Published online Nov 7, 2015. doi: 10.3748/wjg.v21.i41.11567
Peer-review started: May 7, 2015
First decision: June 26, 2015
Revised: July 23, 2015
Accepted: September 15, 2015
Article in press: September 15, 2015
Published online: November 7, 2015
The evaluation and follow up of liver fibrosis and cirrhosis have been traditionally performed by liver biopsy. However, during the last 20 years, it has become evident that this “gold-standard” is imperfect; even according to its proponents, it is only “the best” among available methods. Attempts at uncovering non-invasive diagnostic tools have yielded multiple scores, formulae, and imaging modalities. All are better tolerated, safer, more acceptable to the patient, and can be repeated essentially as often as required. Most are much less expensive than liver biopsy. Consequently, their use is growing, and in some countries the number of biopsies performed, at least for routine evaluation of hepatitis B and C, has declined sharply. However, the accuracy and diagnostic value of most, if not all, of these methods remains controversial. In this review for the practicing physician, we analyze established and novel biomarkers and physical techniques. We may be witnessing in recent years the beginning of the end of the first phase for the development of non-invasive markers. Early evidence suggests that they might be at least as good as liver biopsy. Novel experimental markers and imaging techniques could produce a dramatic change in diagnosis in the near future.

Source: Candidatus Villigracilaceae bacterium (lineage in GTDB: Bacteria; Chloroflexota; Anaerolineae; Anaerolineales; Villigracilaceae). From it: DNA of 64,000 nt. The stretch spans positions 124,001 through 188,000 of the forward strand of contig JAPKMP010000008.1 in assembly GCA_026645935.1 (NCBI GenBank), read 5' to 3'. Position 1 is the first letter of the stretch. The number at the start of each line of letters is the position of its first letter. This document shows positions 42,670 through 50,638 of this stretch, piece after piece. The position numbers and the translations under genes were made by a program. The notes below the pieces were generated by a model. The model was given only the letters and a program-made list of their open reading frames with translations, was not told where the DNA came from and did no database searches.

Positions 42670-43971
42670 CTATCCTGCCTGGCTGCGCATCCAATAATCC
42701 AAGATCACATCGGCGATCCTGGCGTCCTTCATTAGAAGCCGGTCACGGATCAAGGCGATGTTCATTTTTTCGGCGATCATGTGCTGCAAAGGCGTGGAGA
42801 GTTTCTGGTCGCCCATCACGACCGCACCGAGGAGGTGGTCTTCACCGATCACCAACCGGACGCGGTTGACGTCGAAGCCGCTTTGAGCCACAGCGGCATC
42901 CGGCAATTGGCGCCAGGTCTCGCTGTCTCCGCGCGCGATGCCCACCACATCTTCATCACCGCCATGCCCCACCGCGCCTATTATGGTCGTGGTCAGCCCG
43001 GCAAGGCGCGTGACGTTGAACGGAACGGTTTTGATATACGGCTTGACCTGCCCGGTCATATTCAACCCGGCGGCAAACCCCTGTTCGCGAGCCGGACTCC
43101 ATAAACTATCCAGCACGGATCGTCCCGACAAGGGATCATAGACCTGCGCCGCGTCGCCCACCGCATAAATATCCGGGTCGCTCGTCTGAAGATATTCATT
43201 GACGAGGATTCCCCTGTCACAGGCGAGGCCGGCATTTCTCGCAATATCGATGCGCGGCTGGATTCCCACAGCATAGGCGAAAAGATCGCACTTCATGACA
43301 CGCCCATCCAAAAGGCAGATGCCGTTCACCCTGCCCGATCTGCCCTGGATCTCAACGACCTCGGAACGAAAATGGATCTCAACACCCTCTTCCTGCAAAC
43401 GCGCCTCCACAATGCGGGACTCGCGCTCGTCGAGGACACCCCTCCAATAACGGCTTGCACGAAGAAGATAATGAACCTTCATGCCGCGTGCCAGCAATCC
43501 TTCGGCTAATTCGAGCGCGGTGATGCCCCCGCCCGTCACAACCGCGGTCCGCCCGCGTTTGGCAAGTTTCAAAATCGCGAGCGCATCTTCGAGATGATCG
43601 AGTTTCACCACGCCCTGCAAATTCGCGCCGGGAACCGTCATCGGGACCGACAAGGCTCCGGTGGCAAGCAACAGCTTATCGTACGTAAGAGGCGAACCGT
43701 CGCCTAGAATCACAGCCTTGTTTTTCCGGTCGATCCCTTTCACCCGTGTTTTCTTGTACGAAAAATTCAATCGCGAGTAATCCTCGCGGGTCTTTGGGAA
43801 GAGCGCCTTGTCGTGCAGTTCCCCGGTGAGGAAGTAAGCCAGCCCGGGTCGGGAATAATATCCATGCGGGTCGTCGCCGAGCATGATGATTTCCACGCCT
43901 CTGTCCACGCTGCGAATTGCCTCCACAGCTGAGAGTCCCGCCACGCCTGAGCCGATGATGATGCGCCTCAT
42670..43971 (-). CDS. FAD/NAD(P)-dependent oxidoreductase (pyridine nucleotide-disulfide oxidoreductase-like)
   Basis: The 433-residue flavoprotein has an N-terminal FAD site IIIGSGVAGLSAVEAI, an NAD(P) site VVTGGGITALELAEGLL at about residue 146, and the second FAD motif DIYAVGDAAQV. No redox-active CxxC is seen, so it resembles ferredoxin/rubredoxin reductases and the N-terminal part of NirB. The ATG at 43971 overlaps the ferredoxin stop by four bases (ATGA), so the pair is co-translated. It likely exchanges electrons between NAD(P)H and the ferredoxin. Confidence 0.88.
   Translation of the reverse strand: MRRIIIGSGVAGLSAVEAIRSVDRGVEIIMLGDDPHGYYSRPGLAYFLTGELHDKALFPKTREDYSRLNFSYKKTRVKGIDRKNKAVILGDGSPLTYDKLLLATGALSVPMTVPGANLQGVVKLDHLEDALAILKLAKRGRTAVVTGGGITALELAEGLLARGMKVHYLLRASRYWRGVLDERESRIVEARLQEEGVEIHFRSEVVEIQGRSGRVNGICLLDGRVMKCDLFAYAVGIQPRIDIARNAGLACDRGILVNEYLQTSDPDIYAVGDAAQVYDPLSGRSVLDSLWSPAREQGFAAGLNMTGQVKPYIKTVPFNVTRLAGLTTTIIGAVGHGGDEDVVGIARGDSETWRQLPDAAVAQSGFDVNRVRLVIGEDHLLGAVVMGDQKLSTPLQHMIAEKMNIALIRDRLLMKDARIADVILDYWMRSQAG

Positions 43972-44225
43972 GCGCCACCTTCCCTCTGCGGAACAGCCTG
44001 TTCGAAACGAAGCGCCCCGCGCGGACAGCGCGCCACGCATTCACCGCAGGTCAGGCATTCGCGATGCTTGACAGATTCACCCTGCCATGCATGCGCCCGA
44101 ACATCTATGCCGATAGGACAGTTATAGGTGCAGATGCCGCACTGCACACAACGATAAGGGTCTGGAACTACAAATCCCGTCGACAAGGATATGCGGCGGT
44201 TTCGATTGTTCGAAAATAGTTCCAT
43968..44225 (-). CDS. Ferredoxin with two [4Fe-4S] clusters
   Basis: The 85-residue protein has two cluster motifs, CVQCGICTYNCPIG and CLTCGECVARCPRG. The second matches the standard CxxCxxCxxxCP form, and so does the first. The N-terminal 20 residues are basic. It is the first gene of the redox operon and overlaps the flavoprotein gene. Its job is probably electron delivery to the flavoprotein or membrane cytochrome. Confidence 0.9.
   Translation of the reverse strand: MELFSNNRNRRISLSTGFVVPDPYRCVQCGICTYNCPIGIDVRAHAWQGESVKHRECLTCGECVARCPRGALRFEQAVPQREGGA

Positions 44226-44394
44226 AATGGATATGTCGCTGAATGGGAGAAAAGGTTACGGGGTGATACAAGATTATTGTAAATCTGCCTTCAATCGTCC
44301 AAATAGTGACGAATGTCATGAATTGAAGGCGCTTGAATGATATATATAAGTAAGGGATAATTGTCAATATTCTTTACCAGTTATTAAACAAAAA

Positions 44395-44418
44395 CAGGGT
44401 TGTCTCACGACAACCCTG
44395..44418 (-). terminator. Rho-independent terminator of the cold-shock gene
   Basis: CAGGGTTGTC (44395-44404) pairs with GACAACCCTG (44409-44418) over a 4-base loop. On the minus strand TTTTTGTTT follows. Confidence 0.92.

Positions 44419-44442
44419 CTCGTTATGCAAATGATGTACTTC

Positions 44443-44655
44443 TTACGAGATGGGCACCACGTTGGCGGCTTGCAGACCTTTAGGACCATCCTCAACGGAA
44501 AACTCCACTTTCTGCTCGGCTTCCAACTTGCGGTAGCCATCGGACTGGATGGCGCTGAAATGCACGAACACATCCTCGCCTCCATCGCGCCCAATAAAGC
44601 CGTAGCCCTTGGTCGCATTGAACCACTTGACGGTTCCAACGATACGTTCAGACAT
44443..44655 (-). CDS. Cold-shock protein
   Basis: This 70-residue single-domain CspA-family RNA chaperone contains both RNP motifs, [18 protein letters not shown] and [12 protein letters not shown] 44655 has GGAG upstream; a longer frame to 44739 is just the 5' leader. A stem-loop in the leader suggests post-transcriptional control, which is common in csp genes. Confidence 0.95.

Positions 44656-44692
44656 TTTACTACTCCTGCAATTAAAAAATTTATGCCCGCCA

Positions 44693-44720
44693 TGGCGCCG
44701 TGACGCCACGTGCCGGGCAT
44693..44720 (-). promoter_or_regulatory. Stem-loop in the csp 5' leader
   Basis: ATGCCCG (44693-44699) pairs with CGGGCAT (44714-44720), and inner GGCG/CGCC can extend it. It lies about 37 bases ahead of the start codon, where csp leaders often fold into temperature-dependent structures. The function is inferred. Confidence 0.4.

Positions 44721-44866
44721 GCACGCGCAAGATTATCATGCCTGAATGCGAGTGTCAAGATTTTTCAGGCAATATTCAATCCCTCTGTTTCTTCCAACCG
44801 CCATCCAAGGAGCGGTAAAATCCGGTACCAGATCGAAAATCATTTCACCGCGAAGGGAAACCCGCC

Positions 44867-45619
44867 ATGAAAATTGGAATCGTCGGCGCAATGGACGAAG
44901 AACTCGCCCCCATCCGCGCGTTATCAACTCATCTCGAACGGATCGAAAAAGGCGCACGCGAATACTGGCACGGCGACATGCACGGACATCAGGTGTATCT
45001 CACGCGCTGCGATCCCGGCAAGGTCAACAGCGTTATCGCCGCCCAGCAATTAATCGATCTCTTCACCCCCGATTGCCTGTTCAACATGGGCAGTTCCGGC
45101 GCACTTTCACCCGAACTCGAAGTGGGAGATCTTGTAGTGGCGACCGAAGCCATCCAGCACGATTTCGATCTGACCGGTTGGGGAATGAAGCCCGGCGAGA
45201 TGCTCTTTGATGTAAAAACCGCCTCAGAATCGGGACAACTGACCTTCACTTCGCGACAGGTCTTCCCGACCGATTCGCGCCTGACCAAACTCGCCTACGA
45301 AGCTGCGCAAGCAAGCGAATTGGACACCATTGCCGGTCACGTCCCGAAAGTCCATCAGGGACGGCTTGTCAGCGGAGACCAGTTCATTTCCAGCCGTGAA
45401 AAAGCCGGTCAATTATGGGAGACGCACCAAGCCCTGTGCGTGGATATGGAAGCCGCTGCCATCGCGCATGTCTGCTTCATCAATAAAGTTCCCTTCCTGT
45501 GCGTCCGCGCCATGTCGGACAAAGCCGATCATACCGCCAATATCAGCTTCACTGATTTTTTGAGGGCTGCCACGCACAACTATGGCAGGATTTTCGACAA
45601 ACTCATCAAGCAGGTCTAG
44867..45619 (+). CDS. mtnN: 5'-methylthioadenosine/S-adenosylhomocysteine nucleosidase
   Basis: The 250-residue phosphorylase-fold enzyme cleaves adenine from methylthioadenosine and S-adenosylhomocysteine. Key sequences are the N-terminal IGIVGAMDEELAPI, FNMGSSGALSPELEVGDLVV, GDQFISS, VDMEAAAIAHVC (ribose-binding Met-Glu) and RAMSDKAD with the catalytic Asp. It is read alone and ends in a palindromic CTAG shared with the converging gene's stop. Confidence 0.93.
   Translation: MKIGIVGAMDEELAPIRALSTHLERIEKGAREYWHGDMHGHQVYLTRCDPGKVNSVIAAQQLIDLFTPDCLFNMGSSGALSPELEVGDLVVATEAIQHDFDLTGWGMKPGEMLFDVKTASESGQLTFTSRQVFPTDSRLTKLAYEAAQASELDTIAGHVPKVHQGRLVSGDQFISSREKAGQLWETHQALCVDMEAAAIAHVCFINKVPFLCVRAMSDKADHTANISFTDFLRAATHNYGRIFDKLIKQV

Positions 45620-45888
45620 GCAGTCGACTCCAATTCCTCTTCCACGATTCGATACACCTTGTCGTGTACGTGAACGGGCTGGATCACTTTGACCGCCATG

Core tip: Liver fibrosis (leading to liver cirrhosis), and not inflammation and cytolysis, is the main cause of liver disease-associated morbidity and mortality. During the last 20 years, it has become evident, even to its proponents that liver biopsy, is no longer the “gold-standard”. At most, it is the old standard. Non-invasive diagnostic scores, formulae, and imaging modalities, all of which can be repeated as often as required, are cheaper, better tolerated, safer, and more acceptable to the patient than liver biopsy. Although their accuracy is still controversial, early evidence indicates that they might be at least as good as liver biopsy.